Lying at the very heart of Eastern Europe both in a physical and metaphorical sense, the small, land-locked country of Slovakia has overcome a great deal since its independence in 1993. A former Soviet Union member, its emergence from its communist days has largely been eclipsed by its Czech neighbours in terms of political and economic clout. Yet, with a flourishing capital, breath-taking scenery, and more gothic and baroque churches and castles than you can shake a stick at, Slovakia’s tourism industry is finally coming of age.
Most visitors to the country will head to the North-East of the country and the nation’s capital, Bratislava. Boasting a thousand year history and an awe-inspiring backdrop, this charming medieval city is fast becoming a hub of culture and activity as sight-seers flock annually to experience the winding cobbled streets, cosmopolitan atmosphere, and numerous outdoor cafes. From here, there is a wealth of sights to be discovered in the magnificent regions of the Danube River and the Tatra Mountains.
Yet, whilst day trips from the city can afford glimpses of the many treasures Slovakia has to offer, increasingly visitors are demanding more interesting and exciting ways to get up close and personal with the spectacular scenery and more traditional Slovakian culture. With the recent heightened interest in responsible travel, Slovakia is responding to the request of its tourists and delving into the world of eco tourism to find that this has some very positive results.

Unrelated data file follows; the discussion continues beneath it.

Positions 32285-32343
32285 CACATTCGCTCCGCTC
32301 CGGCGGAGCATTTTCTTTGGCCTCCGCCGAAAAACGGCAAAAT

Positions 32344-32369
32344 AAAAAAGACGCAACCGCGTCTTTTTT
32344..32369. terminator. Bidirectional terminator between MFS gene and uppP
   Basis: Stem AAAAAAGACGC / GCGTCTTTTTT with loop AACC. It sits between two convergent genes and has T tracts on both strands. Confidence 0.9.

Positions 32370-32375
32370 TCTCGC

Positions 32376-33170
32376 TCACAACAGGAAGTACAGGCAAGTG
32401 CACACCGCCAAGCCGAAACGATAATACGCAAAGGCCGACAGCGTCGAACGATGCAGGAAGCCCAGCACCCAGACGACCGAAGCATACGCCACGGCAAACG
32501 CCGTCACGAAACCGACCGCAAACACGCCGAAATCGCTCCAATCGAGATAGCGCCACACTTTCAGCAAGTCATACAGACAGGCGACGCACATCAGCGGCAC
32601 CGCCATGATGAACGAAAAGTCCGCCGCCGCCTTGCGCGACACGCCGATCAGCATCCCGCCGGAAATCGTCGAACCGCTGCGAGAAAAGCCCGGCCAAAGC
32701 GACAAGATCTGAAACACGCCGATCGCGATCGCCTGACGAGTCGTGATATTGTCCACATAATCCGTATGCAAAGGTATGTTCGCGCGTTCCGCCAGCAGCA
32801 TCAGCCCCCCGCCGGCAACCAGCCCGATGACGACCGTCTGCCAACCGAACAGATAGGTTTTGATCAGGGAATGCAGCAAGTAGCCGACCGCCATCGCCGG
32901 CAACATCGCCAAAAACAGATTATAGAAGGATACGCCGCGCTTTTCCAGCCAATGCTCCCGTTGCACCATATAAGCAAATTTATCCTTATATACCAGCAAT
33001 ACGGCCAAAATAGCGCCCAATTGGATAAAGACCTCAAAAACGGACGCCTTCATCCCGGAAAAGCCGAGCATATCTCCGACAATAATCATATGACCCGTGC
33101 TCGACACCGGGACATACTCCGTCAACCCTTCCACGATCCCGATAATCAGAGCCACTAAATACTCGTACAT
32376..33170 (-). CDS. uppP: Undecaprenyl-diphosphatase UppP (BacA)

One such example of this is the wildlife conservation holiday, which offers eco-volunteers the opportunity to get involved with conservation projects in the heart of the Tratas Mountains. With an incredibly diverse wildlife population, visitors are offered the opportunity to do anything from bear tracking to wolf and lynx conservation, all whilst encountering the wonders of the very remotest parts of this European region. Accommodation typically involves sleeping in secluded mountain cottages in local communities; giving travellers the rare chance to experience life in areas of Slovakia normally off-limits to tourist hoards.
If this sounds a little too extreme, then there are many tamer possibilities available for those looking for a healthy compromise between the commercial package deal and the ‘real’ thing. A winter activity week in a traditional Slovakian mountain town is a great way to experience all the fun of a snow holiday, without feeling like just another number in the usual Alpine ski resorts. Such packages include activities such as dog-sledging and skiing, as well as trips out to surrounding thermal spars and hillside towns. What is more, they are all tailored to help the local community support their local customs whilst maintaining the natural environment.
As this way of holidaying looks to make the move from niche to mainstream at some point in the near future, Slovakia is feeling the benefit of the boost that eco-tourism can bring to its landscape, economy, and people. To experience something a little different in Eastern Europe, have a look at internet deals on responsible travel that include flights to Bratislava.